Today’s gospel begins, as so many time before, with the disciple not understanding what Jesus was telling them.
Jesus uses the phrase “Son of Man”. The phrase appears 107 times in the OT, 93 times in the Book of Ezekiel alone.
For Jesus’ disciples who were God-fearing Jews, well versed in the scriptures, the meaning was unambiguous. The title refers to the Messiah who was to come.
The Messiah was the one who would finally liberate Israel, once and for all, from her oppressors. Not the one who: “will be delivered into the hands of men” and be put to death!
They did not understand what Jesus was telling them and were afraid to ask! We won’t go into what is called the “messianic secret”, that Jesus told them not to tell anyone. Not today – we don’t have enough time!
The question that the disciples are afraid to ask is undoubtedly the question that perplexed so many early Christian attempts to put together an intelligible, if possibly misguided, understanding of Jesus.
Maybe Jesus didn't really suffer and die (Docetism) or maybe only the human part of Jesus suffered but the divine part was untouched (Gnosticism). Both “isms”, amongst others, were countered by various Church Councils in the early years of the church, but flavours of them still exist today.
Early Christians struggled with what sort of deity lets him/herself get into a corner like that? They needed an almighty God who conquers enemies, not one who suffers and dies.
Lying underneath this passage lies the basic questions of who Jesus is, and of the nature of God. Surely, such a self-demoting God could hardly be trustworthy.
So why didn’t the disciples simply ask Jesus to explain? Probably because they didn’t want to appear as confused as they undoubtedly were. Or, their distress at his teaching was so deep they feared to address it.
In our own time, no one wants to look uninformed, confused, or clueless. We withhold our toughest questions. We don’t ask those who are supposed to know. We don’t ask our friends. We don’t look it up in a book. We don’t even ask Jesus!
Tough questions like: Why do good people suffer? Why are humans so brutal to one another? Why does evil seem to succeed? If God's own Son is betrayed and killed, then no one is safe. Why did God set up a world like this?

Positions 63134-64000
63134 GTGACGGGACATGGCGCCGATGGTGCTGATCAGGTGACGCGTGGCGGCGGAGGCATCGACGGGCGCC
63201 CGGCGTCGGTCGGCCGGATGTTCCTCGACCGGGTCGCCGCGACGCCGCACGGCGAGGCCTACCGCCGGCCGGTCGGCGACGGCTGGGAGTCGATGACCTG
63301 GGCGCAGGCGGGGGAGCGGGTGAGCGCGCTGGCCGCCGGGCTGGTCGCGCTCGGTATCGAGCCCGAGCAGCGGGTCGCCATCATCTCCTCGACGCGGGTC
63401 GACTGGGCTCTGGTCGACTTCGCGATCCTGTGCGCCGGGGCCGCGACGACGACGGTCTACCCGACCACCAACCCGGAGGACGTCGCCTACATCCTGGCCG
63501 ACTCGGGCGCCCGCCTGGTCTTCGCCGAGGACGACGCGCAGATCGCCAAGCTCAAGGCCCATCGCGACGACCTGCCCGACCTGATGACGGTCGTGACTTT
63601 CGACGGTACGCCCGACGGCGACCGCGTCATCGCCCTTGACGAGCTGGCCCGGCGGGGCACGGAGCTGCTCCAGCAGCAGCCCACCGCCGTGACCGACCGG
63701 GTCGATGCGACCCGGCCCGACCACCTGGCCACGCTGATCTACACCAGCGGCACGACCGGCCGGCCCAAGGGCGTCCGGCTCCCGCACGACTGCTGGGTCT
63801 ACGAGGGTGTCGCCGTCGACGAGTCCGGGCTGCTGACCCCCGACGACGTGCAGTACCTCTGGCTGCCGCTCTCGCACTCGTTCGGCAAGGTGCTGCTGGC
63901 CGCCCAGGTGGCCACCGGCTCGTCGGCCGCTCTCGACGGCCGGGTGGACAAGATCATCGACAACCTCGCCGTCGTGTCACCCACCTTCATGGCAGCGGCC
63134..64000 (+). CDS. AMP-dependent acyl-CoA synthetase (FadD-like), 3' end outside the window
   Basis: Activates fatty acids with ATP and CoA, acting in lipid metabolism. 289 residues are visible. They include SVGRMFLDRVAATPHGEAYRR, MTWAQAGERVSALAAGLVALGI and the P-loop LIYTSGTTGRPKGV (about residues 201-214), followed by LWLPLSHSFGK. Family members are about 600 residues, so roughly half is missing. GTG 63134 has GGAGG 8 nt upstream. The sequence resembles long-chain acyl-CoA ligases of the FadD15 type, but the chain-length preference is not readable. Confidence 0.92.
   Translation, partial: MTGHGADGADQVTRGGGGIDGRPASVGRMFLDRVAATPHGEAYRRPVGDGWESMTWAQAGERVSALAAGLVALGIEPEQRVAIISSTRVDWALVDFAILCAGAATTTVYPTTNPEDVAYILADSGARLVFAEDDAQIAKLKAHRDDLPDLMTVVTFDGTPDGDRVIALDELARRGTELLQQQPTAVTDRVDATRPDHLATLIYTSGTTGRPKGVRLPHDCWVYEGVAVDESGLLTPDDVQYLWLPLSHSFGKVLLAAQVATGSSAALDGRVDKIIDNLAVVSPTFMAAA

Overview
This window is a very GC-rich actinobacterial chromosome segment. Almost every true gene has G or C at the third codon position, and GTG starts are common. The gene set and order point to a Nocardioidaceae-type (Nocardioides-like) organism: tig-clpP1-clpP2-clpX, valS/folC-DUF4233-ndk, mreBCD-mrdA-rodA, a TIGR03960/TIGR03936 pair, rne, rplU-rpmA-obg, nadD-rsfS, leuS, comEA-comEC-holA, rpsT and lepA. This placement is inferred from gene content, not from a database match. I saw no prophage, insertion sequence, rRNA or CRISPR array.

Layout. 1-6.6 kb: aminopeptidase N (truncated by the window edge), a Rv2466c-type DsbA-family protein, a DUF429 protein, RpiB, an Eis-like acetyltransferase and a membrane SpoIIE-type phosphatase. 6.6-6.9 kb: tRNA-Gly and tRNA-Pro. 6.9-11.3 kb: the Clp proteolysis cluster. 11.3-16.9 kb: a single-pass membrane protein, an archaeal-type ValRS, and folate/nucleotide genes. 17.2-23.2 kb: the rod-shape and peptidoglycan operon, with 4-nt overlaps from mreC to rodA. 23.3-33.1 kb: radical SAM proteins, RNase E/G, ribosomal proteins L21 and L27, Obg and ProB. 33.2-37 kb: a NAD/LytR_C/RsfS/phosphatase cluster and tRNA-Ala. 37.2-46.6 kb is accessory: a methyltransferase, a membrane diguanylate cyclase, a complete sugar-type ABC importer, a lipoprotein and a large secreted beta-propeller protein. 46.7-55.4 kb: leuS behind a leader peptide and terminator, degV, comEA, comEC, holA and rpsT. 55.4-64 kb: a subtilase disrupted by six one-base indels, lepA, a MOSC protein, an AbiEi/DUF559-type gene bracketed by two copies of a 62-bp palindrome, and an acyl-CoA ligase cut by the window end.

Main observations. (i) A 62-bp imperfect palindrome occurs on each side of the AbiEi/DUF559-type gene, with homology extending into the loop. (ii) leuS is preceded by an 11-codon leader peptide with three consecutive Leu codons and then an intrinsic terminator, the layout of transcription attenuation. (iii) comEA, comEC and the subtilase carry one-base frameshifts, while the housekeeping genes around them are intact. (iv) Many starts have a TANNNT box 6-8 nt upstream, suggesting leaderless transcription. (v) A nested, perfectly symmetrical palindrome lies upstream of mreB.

The truth is, if we don’t ask questions like this we are never likely to get any answers! Faith and hope, let alone charity, ebb away!
Our gospel story moves on to explain what happened to the disciples when they sidestepped the real questions they are afraid to ask -- they turn to arguing with each other, squabbling among themselves over petty issues of rank and status. When the disciples avoided asking hard questions, they ended up posturing about who is right and who is more important. “Who is the greatest?” they ask.
The epistle of James, today’s second reading, puts it very well. “Whenever you find jealously and ambition, you find disharmony!”
The first reading, from the book of Wisdom, captures the thoughts of the godless when they say: “Let us lie in wait for the virtuous man, since he annoys us”
It leads to an easier life maybe, if we are the “virtuous”, if we don’t cross swords with these people. The reading ends with a superb example of Jewish irony: “Let us condemn him (the virtuous man) to a shameful death since he will be looked after – we have his word for it!” Ouch…… I don’t think the godless people do any favours to the virtuous people by threatening to kill them off!
How would the gospel story be different if the disciples had asked Jesus their questions? What kind of conversation might have ensued between Jesus and the disciples? What kind of relationship would then have arisen with each other?
How would our stories be different if we ask Jesus tough questions? What kind of conversations might we have with Jesus? How would our life as disciples together be different as a result?
The good news is that Jesus always welcomes us, even when we do not understand, do not know or are afraid to ask.
The gospel closes with Jesus embracing a child, the ultimate symbol of not knowing, not understanding, immature and undeveloped.
Whenever, Isolde, our 4 year old granddaughter, does not understand something she asks “Why?” To which we have to avoid the short answer “because!” The inevitable response to that is always another “Why?”
The assumption is that the closer we are to Jesus, the more we are supposed to know things (about God, about prayer, about the Bible, about religious stuff). Do you think that’s true?
We need to distinguish between being child-like and childish. If we hear or read something that seems wrong do we respond with an angry childish “rubbish” and dismiss it out of hand? Or do we pause, think about it and then say, like a child would, “Why?”
Don’t be fooled – keep asking the question “why?”